Once again the answer is…
It depends on the situation. These are always horrific tragedies and there are no easy answers. The simplest way to try to answer this question is to ask whether the injured (or deceased) worker was exposed to an increased risk of being victimized by a mass shooter due to the nature of their employment. Some could claim that all employment these days could increase someone’s exposure to mass shooters since these seem to happen all the time at random places. These shooters seem to be seeking out locations where large groups of people would be gathered such as malls, schools, nightclubs, or other public places. With the number of school shootings that have occurred over the last several years, a strong claim could be made that anyone working in a school is at risk of getting shot by a mass shooter. Sad.
But the courts in Virginia have consistently decided that the injured worker must provide some evidence that their employment increased their risk of being exposed to a mass shooter or that the shooting was directed at them because of their employment. The courts will generally not just presume that there is an increased risk and award medical and wage loss coverage.
In a workers’ compensation case, a worker may suffer a random attack from someone he knows or doesn’t know. A random attack is compensable (covered) if the employment situation generates a risk of assault to the claimant. An injured worker may prove an assault arose out of his employment if he can prove the job subjected him to greater risk of assault – even if he knew his assailant – as long as no evidence suggests the motivation for the assault was personal.
In Virginia (and in most states), if an assault was solely based on a personal disagreement, then it can be difficult to have it covered by workers’ compensation insurance. There are many different situations that arise at work that could be considered personal or unrelated to work. The case of King v. DTH Contract Services (2019), is helpful in understanding the current state of the law in Virginia. In this case, a former co-worker of Mr. King stabbed him in the face while he was working alone as the overnight attendant at a rest area for DTH Contract Services (the employer). The assailant’s motives were never known & the claim was initially denied by the VWCC (Virginia Workers’ Compensation Commission) because Mr. King did not prove that his injury arose out of his employment.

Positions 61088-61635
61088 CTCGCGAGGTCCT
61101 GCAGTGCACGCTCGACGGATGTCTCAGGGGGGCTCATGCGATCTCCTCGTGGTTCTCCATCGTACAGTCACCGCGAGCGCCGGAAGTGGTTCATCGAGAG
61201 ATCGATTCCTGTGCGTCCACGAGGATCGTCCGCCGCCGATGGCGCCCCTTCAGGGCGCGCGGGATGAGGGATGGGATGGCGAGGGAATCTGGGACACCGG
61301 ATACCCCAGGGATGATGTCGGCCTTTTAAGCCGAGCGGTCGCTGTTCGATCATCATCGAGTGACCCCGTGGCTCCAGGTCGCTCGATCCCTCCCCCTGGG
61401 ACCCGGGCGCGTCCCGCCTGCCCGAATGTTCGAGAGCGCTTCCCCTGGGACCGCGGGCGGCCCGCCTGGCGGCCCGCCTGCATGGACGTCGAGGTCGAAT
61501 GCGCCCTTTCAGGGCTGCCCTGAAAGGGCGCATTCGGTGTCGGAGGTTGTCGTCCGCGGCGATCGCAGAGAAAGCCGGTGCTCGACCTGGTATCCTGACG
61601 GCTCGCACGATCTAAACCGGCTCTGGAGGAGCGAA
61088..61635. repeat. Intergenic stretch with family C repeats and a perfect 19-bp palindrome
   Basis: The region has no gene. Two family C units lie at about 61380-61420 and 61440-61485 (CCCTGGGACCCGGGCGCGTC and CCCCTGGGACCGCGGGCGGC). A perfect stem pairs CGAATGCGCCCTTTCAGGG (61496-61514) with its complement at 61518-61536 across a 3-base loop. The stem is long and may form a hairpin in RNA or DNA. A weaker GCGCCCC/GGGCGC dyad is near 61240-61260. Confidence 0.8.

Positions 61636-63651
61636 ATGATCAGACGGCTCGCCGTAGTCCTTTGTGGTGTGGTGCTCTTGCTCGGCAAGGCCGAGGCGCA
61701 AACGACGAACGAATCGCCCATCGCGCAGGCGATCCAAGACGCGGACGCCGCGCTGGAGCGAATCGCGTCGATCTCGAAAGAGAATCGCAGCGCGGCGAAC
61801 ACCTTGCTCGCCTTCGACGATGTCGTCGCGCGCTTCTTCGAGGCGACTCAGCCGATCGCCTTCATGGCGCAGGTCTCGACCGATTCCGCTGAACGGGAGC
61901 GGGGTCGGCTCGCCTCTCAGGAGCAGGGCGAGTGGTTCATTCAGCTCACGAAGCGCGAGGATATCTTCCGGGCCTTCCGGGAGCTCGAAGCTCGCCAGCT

Fortunately for Mr. King, the Virginia Court of appeals reversed this decision and ruled in his favor. They held that a worker that is the victim of an assault may prove an injury arose out of his employment if he proves that the job subjected him to a greater risk of assault, as long as no evidence suggests the motivation for the assault was personal. If the motive is “unknowable”, the assumption is that the motive was not personal, and the claim would be covered.
Of course, this does not cover all situations. Cases like these usually come down to the specific facts of the case. And I sincerely hope you will never have to deal with this type of situation.
These statements are for general information purposes only and not considered specific legal advice. Mr. Shoen would need to meet with you individually to ensure client confidentiality and would need additional information not provided in this article. This article does not create an attorney-client relationship. Please consult an attorney directly for legal advice.
To learn more about the Law Office of Darren Shoen, or to speak with a lawyer, visit their website at shoenlaw.com.